of them are essential for our health, and they are all present in the
necessary quantities. For example, if we had no calcium in our bodies,
our teeth and bones would lose their hardness. If there were no iron,
oxygen could not reach our tissues, because we would have no haemoglobin.
If we had no potassium and sodium, our cells would lose their electrical
charges and we would rapidly age.
Minerals are present in the soil in the same way as in the human body.
Their quantities, functions, and the forms in which they are found in
the soil are all different, and many living things make use of these minerals.
In plants, for instance, systems have been set up so that they can easily
take the elements they need from the soil. There being different fields
of use for them in their structures, all the elements have to go to different
parts of the plant after they are absorbed. They all have different tasks.
In order to live healthily, a plant needs such basic elements as nitrogen,
phosphorus, potassium, calcium, magnesium and sulphur. While plants can
take most of these substances directly from the soil, the situation is
different with nitrogen. Nitrogen makes up almost 80% of the atmosphere
by volume, however, it cannot be obtained or "fixed" directly from the
atmosphere by green plants. The plants meet their nitrogen need by absorbing
from the soil the nitrates processed by the soil bacteria.
| ELEMENTS REQUIRED BY
||In all organic molecules
||In most organic molecules
||In most organic molecules
||In proteins, nucleic acids, etc.
||İn nücleic acids, ATP, phospholipids, etc.
||Enzyme activation: water blance, ion blance
|| in proteinlerin coenzymes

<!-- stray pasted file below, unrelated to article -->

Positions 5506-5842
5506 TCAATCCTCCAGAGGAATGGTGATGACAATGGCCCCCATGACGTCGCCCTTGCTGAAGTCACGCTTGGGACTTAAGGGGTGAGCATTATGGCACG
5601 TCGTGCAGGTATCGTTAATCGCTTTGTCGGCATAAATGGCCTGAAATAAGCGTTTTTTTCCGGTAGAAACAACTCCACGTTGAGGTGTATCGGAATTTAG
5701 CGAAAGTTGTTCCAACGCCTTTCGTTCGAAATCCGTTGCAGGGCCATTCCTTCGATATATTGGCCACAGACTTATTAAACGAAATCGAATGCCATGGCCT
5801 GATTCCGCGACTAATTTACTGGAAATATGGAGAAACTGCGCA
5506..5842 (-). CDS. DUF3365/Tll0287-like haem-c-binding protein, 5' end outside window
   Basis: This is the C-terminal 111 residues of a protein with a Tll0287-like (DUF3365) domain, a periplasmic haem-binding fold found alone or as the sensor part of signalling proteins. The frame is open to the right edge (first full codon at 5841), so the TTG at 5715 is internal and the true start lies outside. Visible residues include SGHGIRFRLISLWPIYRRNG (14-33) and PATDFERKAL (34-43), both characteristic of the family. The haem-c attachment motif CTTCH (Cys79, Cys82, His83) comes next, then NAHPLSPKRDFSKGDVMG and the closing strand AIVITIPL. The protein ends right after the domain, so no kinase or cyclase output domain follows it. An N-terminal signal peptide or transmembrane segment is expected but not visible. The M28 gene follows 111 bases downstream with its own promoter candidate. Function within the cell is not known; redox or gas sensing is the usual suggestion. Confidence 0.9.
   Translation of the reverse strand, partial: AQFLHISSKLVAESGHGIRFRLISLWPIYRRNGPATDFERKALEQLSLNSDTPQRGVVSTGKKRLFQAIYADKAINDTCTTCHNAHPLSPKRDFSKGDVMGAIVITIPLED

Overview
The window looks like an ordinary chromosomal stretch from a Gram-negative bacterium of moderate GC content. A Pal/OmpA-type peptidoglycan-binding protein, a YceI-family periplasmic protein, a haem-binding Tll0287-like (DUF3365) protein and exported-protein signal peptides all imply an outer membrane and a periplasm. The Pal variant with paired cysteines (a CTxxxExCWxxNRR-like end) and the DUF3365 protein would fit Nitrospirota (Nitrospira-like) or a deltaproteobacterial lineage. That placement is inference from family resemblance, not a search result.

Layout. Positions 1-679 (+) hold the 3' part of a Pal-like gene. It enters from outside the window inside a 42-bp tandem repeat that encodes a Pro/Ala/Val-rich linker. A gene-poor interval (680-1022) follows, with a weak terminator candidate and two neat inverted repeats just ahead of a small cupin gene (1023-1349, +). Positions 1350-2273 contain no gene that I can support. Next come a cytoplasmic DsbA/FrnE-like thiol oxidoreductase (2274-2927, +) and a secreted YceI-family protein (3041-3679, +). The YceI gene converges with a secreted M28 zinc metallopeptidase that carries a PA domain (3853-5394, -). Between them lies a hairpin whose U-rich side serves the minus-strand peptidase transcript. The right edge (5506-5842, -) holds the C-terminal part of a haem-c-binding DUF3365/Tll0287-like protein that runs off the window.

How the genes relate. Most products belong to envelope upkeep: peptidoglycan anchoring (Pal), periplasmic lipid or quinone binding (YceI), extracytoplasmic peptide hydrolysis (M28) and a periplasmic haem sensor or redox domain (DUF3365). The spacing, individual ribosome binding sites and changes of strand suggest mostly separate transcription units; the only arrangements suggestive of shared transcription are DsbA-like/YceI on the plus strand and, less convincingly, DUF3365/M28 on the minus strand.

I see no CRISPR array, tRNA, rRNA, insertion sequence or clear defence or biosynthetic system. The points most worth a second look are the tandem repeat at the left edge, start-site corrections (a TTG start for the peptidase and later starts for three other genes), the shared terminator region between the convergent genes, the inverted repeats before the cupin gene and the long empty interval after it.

||Affectts the cytosketeleton,membranes, and many enzymes:
||In cholorophyli: required by many enzymes:
||In active site of many redox enzymes and electron carriers:
needed for chlorophyli synthesis
||Photosynthesis: ion blance
||Activates many enzymes
||May be needed for carbohydrate transport (poorly understood)
||Enzyme activation; auxin Synthesis
||In active site of many redox enzymes and electron carrieers
||Nitrogen fixation: nitrate reduction
This table shows the elements
plants need, where plants take these elements from, and how they
are used. Plants only take and use the 16 elements they need from
among all those present in the soil. These processes, which even
people who study them find hard to understand, are carried out by
plants, thanks to the inspiration of God.
Other elements, too, are necessary for healthy development. But these
are needed in quite small quantities. This group includes iron, chlorine,
copper, manganese, zinc, molybdenum, and boron.
In addition to these 13 minerals, plants also need the three basic building
blocks of oxygen, hydrogen, and carbon, and get them from the carbon-dioxide,
oxygen, and water in the atmosphere. All plants need this total of 16
The most important factor contributing to the carbon and nitrogen
cycle in the environment, as outlined in the above picture, is without
doubt plant life. The nitrogen in the air cannot be taken in directly
by people and animals. When the nitrogen is passed to the soil, the
ammonia released is then oxidized by soil bacteria to nitrates, and
in this form it can be reabsorbed by plant roots. People and animals
then meet their nitrogen needs by eating the plants.
If these elements are taken in in too great or too small quantities,
various deficiencies arise in the plant.
For example, too much nitrogen from the soil leads to brittle growth
especially under high temperatures and succulent growth, while too little
can lead to yellowing, red and purple patches, reduced lateral bud, and
older growth. Phosphorus deficiency causes reduced growth, browning or
purpling in foliage in some plants, thin stems, reduced lateral bud breaks,
loss of lower leaves and reduced flowering. Phosphorus is a very important
element for the growth of young plants and seed production. In short,
the existence of these ions and their being taken in from the soil in
the required quantities are essential for healthy plant growth.33
What would happen if plants did not possess this ion-selection mechanism?
What would happen if plants took in all kinds of minerals, not just the
ones they need, or took in too many or too few minerals? There is no doubt
that in that event there would be serious disruptions to the perfect balance
in the world.